Q: I’m looking to build a huge addition to my home and I’m a little stressed out. Can you offer any practical advice for ensuring a successful project?
A: It’s perfectly normal for significant residential construction projects to be fraught with stress, anxiety, and tension — for the owner, contractor and designer. For many homeowners, the prospect of tackling a large-scale project is so intimidating they give up before they begin.
Excellent design and construction quality are essential, but if the process of getting there results in cost overruns, broken relationships, or even litigation, most reasonable people would consider the project a failure.
The best way to ensure that your project goes smoothly is to assemble a top-notch team that includes both the architect and contractor working together as a single unit — what we call a “Team Build” approach. And the first step to putting together the right team is understanding what makes a residential construction project successful.
Typically, the architect starts by working with the owner to develop a conceptual design based on their programmatic goals, budget, site conditions and jurisdictional requirements. After establishing project parameters, the owner hires the general contractor and then all of the team memebers work together as a team to develop the design.
Each party plays a specific role in this process:
The owner: The owner considers design alternatives, develops minimum-quality expectations and finalizes the funding budgeted for the project.
The contractor: The contractor provides cost estimates and engineering plans, and also reviews the feasibility of construction plans.
The architect: The architect develops cost-saving alternatives, adjusts the design to fit the budget, and reviews design and construction details with the contractor as well as key subcontractors.
An example of what working together looks like in practice: I had a project where a client wanted to raise the ceiling height in an existing basement.
Our options were to raise the house or excavate the basement. Based on input from the contractor early in the design process — including input from a foundation subcontractor, structural engineer and a house lifting specialist — we concluded that the best approach was raising the house. The result was significant cost savings relative to the much more expensive excavation option.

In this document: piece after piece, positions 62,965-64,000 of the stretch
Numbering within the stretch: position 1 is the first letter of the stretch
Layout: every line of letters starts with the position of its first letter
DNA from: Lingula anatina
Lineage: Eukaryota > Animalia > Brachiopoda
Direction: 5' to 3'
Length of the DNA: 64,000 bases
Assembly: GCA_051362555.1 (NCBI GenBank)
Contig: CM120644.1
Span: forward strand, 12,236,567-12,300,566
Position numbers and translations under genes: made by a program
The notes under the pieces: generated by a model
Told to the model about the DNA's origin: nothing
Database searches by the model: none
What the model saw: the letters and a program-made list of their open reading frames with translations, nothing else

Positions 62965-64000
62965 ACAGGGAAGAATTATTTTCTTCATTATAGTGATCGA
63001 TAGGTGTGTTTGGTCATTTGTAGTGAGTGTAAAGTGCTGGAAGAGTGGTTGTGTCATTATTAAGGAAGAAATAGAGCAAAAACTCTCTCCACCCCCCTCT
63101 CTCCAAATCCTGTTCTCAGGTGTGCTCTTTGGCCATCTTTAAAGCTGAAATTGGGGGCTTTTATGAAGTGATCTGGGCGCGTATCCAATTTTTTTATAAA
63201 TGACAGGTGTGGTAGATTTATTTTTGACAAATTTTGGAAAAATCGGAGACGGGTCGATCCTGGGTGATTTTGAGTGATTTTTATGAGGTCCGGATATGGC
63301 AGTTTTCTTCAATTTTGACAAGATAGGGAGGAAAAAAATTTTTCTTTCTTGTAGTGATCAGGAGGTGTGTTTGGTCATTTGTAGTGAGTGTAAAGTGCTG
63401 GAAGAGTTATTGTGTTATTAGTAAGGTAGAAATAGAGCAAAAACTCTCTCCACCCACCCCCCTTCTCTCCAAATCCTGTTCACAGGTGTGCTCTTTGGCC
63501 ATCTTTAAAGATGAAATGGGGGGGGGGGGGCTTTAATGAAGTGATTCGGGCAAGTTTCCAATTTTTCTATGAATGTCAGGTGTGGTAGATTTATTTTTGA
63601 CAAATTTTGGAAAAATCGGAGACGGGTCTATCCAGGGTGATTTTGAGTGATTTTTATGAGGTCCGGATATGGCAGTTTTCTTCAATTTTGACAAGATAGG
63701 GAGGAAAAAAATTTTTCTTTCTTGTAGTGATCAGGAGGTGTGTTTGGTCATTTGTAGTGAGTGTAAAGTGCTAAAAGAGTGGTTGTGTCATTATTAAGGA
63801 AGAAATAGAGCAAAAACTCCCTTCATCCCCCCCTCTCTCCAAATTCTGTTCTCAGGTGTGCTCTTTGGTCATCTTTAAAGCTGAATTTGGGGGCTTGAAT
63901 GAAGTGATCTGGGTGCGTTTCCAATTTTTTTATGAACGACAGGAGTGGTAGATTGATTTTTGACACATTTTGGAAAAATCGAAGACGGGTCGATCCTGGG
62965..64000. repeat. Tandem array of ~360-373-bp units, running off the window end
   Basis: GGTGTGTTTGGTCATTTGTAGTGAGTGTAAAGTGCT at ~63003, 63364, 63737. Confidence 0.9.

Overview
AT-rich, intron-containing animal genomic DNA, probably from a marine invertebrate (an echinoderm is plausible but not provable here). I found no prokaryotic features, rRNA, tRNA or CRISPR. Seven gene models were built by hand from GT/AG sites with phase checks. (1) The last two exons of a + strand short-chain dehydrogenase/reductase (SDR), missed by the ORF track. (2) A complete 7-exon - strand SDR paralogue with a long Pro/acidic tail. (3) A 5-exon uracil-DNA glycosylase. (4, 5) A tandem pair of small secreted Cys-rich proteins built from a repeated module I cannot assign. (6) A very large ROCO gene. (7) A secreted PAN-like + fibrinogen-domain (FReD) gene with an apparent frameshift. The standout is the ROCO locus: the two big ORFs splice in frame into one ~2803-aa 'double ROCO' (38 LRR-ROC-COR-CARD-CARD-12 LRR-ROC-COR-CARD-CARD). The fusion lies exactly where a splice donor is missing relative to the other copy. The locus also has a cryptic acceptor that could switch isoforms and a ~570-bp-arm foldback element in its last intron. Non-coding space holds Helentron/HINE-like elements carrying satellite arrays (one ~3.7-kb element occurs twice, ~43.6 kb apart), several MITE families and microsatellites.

Based on the input from each member, the team completes the design drawings to match the budget, accommodates the preferred construction techniques and reflects the owner’s preferences for quality and materials.
While this process lengthens the time to complete the permit and construction drawings, it actually shortens the overall project schedule because dramatic changes, left-field surprises and unexpected cost-cutting are greatly reduced. The project launches with all eyes open.
Each member of the project team brings unique and essential information necessary for a successful project. By working together, our combined efforts result not only in a good outcome for the client, but also a pleasant and enjoyable process for all parties involved. The journey should be as rewarding as the destination.
As a homeowner, taking a Team Build approach will save you time, money and stress.
Philip W. Frisk, AIA, is Principal at PWF Architecture, a member of the Master Builders Association of King and Snohomish Counties (MBAKS). If you have a home improvement, remodeling or residential homebuilding question you’d like answered by one of MBAKS’s more than 2,600 members, write to email@example.com.